If the jury thinks the control proximity "duped" the runner into mispunching, then they have to assume that others could have been duped as well. Perhaps they ran to the wrong control first and lost time going to the correct one. You have no way of knowing this - not even by asking all the runners who had the control.

Alexei is right, the MP has to stand no matter what the jury decision. The jury can decide to throw out the course(s) based on proximity, or they can let the course stand, but awarding a valid result to someone who didn't check their codes is not valid "recompense" for a course setting violation. Doing so does indeed affect the results. The morning qualifier was a USOF sanctioned ranking race. Giving one person a free result is not fair to everyone else in the federation. How many people on other courses lost time or MPed due to other course setting or mapping issues? Ask becks or balter why they skipped a control in the morning qual. Would they like to have their MP's nullified? you bet. dness himself just admitted above that he was affected even though he admits it was his own stupidity. So the stated assumption by the jury that no one was affected is clearly invalid. I myself made a stupid mistake in the qual, running to my #10 on the way to #2. Both were at the foot of a small cliff on the west side of similar N-S hills, one had code 56 and and one had code 57. These controls were 300m apart. I was sure of my location but the code was off by 1. I spent 2 minutes verifying my location on other features before I realized I was standing at #10 not #2. Classic parallel error. I'd love to have those 2 mins back. And now I find out that someone is given a free result because of their own carelessness simply because they complained about it to a jury.

Throw the course out or let it stand, but do not award free results to mispunching individuals. That's definitely not fair.
Oct 26, 2010 2:20 PM # 
eddie:
jj thanks for relating that. At which race did that protest take place? Another "proximity" protest (also involving a couple of MPs) took place at the US middle distance champs at Moses Lake in June. So that's 3 nearly identical protests - all based on controls too close together - within 4 months of each other. Are course setters getting the message? Apparently not. Sure would be nice to have an official recordation of all filed protests and their resolutions somewhere on the federation website so we can actually learn from these mistakes rather than continue to make them over and over and over.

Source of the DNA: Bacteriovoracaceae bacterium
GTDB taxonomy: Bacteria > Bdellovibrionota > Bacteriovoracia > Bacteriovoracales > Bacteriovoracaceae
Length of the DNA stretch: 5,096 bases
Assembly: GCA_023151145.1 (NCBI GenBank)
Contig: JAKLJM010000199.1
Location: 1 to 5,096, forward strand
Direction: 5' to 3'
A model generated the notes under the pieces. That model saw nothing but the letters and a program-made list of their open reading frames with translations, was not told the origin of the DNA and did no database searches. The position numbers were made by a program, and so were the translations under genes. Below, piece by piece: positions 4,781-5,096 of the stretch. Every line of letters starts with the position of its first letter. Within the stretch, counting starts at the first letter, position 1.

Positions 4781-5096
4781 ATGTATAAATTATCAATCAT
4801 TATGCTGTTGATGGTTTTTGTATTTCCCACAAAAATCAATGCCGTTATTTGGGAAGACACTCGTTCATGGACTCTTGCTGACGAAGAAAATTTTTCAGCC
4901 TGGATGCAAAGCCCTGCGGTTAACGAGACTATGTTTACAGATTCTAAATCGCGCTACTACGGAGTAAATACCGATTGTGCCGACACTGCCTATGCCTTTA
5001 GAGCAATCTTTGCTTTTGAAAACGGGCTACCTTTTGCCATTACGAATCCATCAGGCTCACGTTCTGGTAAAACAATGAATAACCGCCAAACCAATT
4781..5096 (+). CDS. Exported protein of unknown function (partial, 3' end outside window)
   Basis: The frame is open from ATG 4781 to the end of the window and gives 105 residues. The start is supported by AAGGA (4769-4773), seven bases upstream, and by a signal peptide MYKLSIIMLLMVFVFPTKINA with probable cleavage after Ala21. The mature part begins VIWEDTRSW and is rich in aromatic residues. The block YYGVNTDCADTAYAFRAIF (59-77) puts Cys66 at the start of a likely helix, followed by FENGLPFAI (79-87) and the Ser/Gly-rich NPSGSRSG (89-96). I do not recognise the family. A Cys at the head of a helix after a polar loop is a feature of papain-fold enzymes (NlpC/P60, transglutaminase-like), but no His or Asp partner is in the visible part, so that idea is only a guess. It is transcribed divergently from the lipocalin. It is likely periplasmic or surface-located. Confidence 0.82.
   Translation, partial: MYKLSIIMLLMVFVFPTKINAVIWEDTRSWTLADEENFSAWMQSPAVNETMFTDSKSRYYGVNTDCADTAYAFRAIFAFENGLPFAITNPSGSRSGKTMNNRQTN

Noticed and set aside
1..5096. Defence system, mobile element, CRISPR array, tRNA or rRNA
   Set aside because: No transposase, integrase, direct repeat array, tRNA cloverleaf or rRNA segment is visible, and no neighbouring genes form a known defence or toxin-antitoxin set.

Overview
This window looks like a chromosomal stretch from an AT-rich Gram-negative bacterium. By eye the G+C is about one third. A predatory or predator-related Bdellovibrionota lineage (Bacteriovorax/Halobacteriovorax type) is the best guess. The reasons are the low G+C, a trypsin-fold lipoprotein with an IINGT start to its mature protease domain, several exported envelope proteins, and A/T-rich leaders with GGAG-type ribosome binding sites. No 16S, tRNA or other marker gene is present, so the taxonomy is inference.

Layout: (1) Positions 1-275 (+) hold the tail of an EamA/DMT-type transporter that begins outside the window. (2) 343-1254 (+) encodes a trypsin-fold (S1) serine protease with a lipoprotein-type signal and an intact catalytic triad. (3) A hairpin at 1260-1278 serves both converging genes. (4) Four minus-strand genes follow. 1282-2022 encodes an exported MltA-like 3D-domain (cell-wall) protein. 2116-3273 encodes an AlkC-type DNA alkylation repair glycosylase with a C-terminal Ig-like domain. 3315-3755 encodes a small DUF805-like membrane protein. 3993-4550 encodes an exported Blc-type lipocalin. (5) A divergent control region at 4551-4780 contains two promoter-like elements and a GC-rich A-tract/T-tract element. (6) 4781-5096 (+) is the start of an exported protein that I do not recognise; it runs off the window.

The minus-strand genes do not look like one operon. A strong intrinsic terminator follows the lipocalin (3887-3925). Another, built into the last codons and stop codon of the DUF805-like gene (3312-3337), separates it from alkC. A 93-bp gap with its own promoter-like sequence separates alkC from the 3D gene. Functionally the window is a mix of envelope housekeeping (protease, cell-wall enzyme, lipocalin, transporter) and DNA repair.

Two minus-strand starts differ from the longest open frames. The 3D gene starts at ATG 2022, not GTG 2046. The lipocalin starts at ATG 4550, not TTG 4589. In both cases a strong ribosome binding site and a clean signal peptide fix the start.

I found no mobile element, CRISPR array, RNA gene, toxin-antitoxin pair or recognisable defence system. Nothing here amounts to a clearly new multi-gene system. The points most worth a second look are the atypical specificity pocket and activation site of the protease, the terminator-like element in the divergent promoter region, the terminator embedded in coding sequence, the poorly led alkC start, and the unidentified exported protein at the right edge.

Here's a note about the Moses Lake protest that I sent to Joe B back in July.
The protest was two controls on nearly identical features that were less than 30m apart. on opposite sides of a small hill. One was described as N side of spur and one was reentrant, but of course one side of that reentrant was a spur, higher than the other side of the reentrant, so both appeared to be on the N sides of spurs. The reply from the jury was "the controls are about 30m apart."

A week after the race, Andy and I stopped by the venue on our way back to the airport with a tape measure and some string. I took some photos. The verdict: 28m between the controls. Less than the rule requires. Joe's MP stood, as did the MP of at least one other person. The courses stood. i.e. nothing was done about it and now its basically forgotten. Here is my message to Joe about the measurements:


> Hey Joe, Andy,
>
> Ok, here are the photos of the measurments Andy and I made yesterday
> at Moses Lake:
>
> photos
>
> The "M" links below are to the higher res images. I also included a version
> of the maps I made by adding the blue and orange courses together. The
> control in the "reentrant" was only on the Yellow and Orange courses. All the
> advanced courses went to "north side of spur." White didn't go to either.
> The circles are 55m in diameter, and the control centers are 30.1m apart on
> the maps (2.4m/pix measured from the northlines).
>
> Hopefully you can confirm our locations of the flags from your own phone
> photos. The stick with the "23" bib number on it is the spur control, and the
> mult-branch stick with no bib (near the smooth rock) is the reentrant
> control.
>
> In photo 1309 Andy is pointing at the reentrant control and at the 30m
> distance point from the spur control (end of yellow string) as measured
> along the sloping ground. In 1310 Andy is standing at the 30m distance